Stories of how Mario creator Shigeru Miyamoto draws inspiration for game design from his everyday life have become beloved bits of video game mythology. The Legend of Zelda sprang from his experiences playing outside in caves as a child, his family's pet canine sparked the idea for Nintendogs and so on.
But the principles that makes the execution of these brainstorms flow come from another part of Miyamoto's past. According to a Gamasutra interview with Super Mario 3D Land director Koichi Hayashida, it's the Nintendo icon's comics-drawing background that influences the level designs of his games:
"It's very similar to a narrative structure that you find in four-panel comics. Something that's talked a lot about in Japanese manga, for example, is a phrase, kishoutenketsu, where you introduce a concept, and then in the next panel you develop the idea a little bit more; in the third panel there's something of a change-up, and then in the fourth panel you have your conclusion."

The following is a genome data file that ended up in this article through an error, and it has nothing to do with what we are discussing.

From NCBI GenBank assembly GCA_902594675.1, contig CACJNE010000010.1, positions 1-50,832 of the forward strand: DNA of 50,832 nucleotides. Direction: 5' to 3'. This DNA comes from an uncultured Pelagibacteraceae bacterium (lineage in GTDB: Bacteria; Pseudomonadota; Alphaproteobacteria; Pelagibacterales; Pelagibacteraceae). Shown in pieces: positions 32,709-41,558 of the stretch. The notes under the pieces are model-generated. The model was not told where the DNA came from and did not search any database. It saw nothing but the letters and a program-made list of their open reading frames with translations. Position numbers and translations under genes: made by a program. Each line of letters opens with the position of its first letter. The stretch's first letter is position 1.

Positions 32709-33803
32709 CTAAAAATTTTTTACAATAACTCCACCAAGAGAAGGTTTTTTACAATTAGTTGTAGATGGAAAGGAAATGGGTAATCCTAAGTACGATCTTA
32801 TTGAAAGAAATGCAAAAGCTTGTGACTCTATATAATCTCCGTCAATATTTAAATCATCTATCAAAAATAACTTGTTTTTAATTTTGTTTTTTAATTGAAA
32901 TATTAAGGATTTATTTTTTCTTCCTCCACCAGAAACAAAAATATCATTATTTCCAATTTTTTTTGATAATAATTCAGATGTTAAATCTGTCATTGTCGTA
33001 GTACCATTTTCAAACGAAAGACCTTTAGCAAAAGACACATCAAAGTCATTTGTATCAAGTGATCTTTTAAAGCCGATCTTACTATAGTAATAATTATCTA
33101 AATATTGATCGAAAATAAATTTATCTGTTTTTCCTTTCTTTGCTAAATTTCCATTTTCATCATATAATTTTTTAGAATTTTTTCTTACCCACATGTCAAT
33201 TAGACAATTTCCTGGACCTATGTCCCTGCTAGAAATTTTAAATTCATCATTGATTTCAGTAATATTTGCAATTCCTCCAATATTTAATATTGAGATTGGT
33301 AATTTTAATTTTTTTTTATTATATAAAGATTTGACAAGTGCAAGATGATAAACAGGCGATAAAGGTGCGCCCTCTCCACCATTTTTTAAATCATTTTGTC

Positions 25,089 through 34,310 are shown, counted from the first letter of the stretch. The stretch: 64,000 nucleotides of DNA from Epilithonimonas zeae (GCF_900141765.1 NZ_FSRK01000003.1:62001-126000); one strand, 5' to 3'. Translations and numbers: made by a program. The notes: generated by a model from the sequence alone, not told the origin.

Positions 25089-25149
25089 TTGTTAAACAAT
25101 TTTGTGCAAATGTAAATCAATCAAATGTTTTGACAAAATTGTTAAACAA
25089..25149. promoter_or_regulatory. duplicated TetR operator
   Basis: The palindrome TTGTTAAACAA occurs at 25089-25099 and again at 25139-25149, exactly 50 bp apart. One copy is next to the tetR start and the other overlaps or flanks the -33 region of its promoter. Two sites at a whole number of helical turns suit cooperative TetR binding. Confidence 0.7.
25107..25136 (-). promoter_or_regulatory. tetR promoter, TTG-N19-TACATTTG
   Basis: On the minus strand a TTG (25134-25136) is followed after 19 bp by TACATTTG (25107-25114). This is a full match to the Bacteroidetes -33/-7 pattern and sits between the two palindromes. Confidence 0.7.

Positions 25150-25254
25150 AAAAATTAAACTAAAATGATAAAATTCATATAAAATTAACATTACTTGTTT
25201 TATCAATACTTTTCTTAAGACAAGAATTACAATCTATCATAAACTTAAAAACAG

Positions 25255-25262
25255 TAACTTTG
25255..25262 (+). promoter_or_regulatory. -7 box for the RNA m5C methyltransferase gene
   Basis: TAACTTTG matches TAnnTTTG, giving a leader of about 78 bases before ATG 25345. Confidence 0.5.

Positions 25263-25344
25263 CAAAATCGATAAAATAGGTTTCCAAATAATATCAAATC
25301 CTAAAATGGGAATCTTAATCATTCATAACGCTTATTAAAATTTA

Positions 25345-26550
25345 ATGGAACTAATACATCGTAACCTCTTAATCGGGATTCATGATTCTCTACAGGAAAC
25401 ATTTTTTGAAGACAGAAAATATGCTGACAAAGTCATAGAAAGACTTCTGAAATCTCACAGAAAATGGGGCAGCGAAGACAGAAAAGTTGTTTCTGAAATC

In the article, Hayashida explains that the same principles show up when new game mechanics appear in Nintendo titles. And it's all because a young Shigeru used to read and draw comics as a youngster:
"He drew comics as a kid, and so he would always talk about how you have to think about, what is that denouement going to be? What is that third step? That twist that really surprises people. That's something that has always been very close to our philosophy of level design, is trying to think of that surprise."
The full interview gives a fair amount of insight into the considerations that go into a Mario game, so go give it a read.
The secret to Mario level design [Gamasutra]